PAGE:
Now, I am certainly not against celebrating, whatever it is you want to celebrate; celebrating is good. I am not even opposed to celebrating Christmas (as I mentioned, immaculate conception is quite a trick, although the Egyptian god Horus clearly did it first). But I am against celebrating this most toxic of all American holidays: the holiday of Christmasshopping. Please kill it, and in so doing celebrate your vaunted freedom of which I have heard so much but seen so little. It shouldn't be that hard: there is already a tradition of company Christmas parties, which are never held on December 25th. Now, just extend it to family Christmas parties. Hold them some time in January. Do buy some presents, if you wish, but be sure to buy them after Christmas, when the prices are lower. Use the savings to rent a hall, hire a band and have the occasion catered. Include not just the family but friends and neighbors. As for December 25th, throw a zombie party or something. Everyone loves zombies nowadays. Then maybe I'll stop trying to flee the country every Christmas season.

Tuesday, December 18, 2012

Regularly Scheduled Programming

Horsemen of the Apocalypse
on Parade
Red Suqare, Moscow
Regular readers of this blog must have noticed by now that for the past few weeks we have been off on a bit of a tangent from the usual fare of collapse-related social and economic commentary. There are several reasons for this.

Tuesday, December 11, 2012

Applied Anarchy Part III: The Design Phase

[Six-month update. The project is alive. To see what it looks like now, scroll down.]

[Update: There is now a reasonable bitmap font that hints of brush calligraphy; the chart and the sample below have been updated. The sample now shows stressed vowels as elongated.]

[Update: By popular demand, I included a little poem at the end, so that it's clear what text looks like, and for your deciphering pleasure. Please note that font design is yet to be done.]

If you have been following along for the last two weeks, you probably have some idea of what happens next; if not, you will need to catch up: here is a description of why English spelling a problem, and here is an explanation of what can be done about it. In short, English has the world's worst orthographic system that happens to be in common use, and it causes a great deal of damage. Just the cost of the several extra years of schooling needed to learn English spelling (much of it to no avail), together with the opportunity cost of not learning something more useful, runs into many billions of dollars a year. The economic damage caused by widespread functional illiteracy is harder to quantify.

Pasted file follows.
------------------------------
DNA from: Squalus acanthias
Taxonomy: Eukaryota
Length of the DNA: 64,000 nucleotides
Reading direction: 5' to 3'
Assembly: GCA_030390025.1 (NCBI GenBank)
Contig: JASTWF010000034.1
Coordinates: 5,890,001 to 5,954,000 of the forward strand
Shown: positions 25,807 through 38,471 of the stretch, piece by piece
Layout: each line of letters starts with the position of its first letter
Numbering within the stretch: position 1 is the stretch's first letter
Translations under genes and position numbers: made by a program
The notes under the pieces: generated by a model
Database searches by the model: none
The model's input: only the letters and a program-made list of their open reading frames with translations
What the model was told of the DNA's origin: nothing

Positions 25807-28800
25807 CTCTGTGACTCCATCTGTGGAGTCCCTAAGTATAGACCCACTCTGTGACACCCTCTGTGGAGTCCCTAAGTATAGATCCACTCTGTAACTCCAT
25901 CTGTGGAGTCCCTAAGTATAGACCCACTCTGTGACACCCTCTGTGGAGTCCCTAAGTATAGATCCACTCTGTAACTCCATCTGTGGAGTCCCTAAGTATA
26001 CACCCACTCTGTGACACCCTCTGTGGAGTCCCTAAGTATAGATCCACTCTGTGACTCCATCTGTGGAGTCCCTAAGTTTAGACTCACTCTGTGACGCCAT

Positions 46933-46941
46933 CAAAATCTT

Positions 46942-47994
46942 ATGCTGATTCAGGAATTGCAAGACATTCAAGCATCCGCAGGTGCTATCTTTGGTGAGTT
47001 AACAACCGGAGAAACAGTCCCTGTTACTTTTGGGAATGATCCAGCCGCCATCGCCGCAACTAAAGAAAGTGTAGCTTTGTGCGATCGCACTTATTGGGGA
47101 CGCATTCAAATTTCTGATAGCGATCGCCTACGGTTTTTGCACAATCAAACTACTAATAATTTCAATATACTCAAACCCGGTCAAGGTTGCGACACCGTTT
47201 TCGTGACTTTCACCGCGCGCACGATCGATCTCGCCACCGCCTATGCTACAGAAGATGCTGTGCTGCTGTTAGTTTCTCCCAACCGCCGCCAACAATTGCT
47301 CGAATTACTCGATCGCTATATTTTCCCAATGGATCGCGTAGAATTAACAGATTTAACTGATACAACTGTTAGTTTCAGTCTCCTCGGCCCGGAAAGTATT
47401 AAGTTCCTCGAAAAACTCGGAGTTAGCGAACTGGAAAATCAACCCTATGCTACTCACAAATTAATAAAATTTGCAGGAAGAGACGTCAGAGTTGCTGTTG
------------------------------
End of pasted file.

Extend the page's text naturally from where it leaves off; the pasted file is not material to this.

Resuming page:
There has been a lot of discussion since I published these two posts, along with numerous expressions of support. Several software developers who are also linguists stepped forward with offers of help. Given this level of interest, I intend to push forward with this project.

The task at hand is to create a new, better way of writing and reading English (of the General American variety)—one that is entirely regular and represents each psychologically real speech sound (phoneme) with exactly one symbol (glyph) and, unlike the current system, takes a minimal amount of time to learn for either a native speaker or a student of English. The goal is to design and write software that will provide an alternative way of rendering English text and to make it available for web sites, electronic books and electronic documents of all kinds.

Tuesday, December 04, 2012

Applied Anarchy

Jean Julien
A lot of people have been wondering aloud what prompted last week's diatribe against the inanity of English spelling; others found it accurate and refreshing. I suppose I should come clean about what motivated me to write it. Along the way, I also want to spell out (pardon the pun) what it is I specifically think can be achieved.